Tinariwen - Tassili

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Leave it to Tinariwen, those Malian Tuareg freedom fighters who’ve long since discovered how much mightier the guitar is than the gun, to both progress and go back to their nomadic desert origins on their new release. On the one hand, they recorded the album in the remote canyon region of Tassili in southern Algeria, setting up tents and recording equipment, favoring acoustic guitars over electric and letting the wide open vibes flow. On the other, they brought in members of TV on the Radio, Wilco and -most surprisingly- the Dirty Dozen Brass Band to expand upon their Saharan blues sound. The collaborations with outside musicians are not surprising, given how acclaimed Tinariwen has become among mainstream rockers. And what the guests bring to the table is neither forced nor intrusive. Before elucidating on that, though, let me say that Tassili, for all its studio-free ambitions, doesn’t sound like some ethnomusicologist’s field recording. The songs, composed mainly by guitarist and lead vocalist Ibrahim Ag Alhabib, benefit from modern recording techniques while holding fast to the sandy guitar riffs, Tamashek storyteller vocals and rolling percussion that have characterized Tinariwen’s music over the course of five albums.

Familiar themes of unity, the ongoing struggle against oppression and desert life abound. This disc feels like a natural extension of the band’s previous Imidiwan (Companions), that same word figuring into two song titles on Tassili and the whole album a similarly deep musical journey into the Tuareg perspective. Tinariwen may be prospering, but their lyrics still talk about trouble among the displaced people from whence they came. A pair of consecutive songs tell of secrecy and jealousy on the part of women, which, intentionally or not, opened my ears to the fact that this is the first Tinariwen album without female vocals. They’re missed, but the compensation is getting to hear how crisply Tinariwen lays it down in predominantly acoustic style this time around, with their blues, rock, African and Arabic edges as sharp as ever. Kyp Malone and Tunde Adebimpe of TV On The Radio fit right in to the tracks they guest on, committed to the point of contributing vocals in Tamashek as well as a touch of English. Wilco guitarist Nels Cline drills admirable electric tension into the opening piece, though the boldest step is one track featuring trumpet and saxophones, added later in New Orleans, courtesy of the Dirty Dozen Brass Band. The horns bring a droning, spiritual undertow similar to the role of the harmonium in qawwali music, enhancing the feel and hinting at how grand it could be if Tinariwen pursue future fusion opportunities. But for now they have Tassili, and it’s another beautifully simmering step in their growing body of work. - Tom Orr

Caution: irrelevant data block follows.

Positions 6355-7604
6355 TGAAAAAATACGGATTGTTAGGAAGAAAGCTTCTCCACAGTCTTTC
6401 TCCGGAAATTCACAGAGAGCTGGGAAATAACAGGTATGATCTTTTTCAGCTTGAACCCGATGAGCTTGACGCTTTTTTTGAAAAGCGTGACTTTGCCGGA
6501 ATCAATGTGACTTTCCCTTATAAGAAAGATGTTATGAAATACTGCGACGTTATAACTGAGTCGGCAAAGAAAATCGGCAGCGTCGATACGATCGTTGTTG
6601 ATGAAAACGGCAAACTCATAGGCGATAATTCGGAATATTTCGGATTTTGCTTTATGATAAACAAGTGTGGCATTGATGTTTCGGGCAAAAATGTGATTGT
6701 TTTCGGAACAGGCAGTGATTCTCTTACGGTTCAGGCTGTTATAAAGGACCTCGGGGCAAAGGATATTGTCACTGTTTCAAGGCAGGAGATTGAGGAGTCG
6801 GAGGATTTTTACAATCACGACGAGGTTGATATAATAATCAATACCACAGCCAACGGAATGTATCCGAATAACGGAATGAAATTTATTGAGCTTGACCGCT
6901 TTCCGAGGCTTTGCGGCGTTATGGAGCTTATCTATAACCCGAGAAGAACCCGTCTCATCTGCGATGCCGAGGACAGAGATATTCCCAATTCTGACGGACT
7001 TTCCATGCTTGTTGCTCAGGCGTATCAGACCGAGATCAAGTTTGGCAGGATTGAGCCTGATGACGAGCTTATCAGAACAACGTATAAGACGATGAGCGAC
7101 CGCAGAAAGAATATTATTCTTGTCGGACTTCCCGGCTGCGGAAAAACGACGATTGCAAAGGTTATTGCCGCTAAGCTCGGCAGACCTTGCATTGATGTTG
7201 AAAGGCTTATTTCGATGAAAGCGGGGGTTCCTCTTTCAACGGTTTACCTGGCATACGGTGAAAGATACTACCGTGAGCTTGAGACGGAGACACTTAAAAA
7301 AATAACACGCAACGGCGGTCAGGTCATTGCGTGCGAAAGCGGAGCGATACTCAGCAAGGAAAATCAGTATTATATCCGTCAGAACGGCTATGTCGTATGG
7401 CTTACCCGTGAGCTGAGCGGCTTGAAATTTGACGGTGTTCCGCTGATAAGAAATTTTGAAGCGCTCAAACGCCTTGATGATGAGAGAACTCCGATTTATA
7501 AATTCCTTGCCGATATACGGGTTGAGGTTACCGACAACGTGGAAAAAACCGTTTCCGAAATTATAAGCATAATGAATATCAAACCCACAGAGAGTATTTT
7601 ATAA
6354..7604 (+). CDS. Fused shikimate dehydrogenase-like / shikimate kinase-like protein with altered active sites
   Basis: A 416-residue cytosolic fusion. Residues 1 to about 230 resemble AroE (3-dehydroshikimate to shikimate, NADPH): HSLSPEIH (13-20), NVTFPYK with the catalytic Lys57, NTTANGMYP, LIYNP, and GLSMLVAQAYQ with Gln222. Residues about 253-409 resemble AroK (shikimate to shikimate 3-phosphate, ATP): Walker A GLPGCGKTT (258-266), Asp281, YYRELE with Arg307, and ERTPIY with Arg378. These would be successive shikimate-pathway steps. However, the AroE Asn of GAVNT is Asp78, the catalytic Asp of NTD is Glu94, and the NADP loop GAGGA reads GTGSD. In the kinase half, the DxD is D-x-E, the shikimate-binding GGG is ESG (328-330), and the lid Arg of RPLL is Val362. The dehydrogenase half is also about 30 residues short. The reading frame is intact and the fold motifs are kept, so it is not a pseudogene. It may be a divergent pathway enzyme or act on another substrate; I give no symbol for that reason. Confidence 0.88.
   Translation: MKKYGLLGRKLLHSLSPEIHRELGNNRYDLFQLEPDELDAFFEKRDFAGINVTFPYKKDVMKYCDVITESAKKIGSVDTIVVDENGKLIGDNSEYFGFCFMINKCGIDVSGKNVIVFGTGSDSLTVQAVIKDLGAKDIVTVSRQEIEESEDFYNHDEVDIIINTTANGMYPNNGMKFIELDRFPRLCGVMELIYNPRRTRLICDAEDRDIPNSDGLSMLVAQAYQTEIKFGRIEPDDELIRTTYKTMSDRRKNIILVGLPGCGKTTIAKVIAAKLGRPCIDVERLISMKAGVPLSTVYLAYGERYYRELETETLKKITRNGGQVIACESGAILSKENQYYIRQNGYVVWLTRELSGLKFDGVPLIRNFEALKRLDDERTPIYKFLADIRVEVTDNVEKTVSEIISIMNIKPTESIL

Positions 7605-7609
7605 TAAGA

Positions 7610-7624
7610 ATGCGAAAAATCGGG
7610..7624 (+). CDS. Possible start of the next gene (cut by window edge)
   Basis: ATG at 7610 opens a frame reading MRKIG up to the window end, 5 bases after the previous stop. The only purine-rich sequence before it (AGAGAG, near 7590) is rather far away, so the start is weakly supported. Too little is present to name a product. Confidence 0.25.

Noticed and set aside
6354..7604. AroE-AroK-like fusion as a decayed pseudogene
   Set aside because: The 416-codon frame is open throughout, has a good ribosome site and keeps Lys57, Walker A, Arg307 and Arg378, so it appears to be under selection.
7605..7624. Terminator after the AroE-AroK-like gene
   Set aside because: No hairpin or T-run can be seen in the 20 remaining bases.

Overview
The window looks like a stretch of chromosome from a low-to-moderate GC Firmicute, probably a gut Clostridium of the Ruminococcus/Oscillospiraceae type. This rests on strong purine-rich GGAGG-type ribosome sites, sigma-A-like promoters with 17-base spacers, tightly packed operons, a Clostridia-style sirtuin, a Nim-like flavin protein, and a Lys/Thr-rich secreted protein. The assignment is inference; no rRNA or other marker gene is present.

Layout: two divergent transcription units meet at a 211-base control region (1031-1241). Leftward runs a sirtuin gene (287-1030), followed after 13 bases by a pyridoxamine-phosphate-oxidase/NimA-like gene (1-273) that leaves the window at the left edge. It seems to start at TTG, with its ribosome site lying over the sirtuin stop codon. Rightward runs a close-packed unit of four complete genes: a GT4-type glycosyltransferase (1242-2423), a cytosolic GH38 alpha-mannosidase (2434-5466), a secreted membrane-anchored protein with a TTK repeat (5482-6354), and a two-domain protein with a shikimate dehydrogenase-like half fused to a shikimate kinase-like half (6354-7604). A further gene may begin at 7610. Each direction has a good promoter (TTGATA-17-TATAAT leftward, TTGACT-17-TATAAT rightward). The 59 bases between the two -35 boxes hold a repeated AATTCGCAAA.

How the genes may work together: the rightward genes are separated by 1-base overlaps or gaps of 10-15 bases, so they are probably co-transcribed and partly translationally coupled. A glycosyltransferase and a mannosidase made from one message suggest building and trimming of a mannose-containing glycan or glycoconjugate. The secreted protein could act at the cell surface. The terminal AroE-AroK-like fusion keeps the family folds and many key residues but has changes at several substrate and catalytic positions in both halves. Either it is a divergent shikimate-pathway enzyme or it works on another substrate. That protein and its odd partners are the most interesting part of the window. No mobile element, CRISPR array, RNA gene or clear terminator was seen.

The band's web site: www.Tinariwen.com

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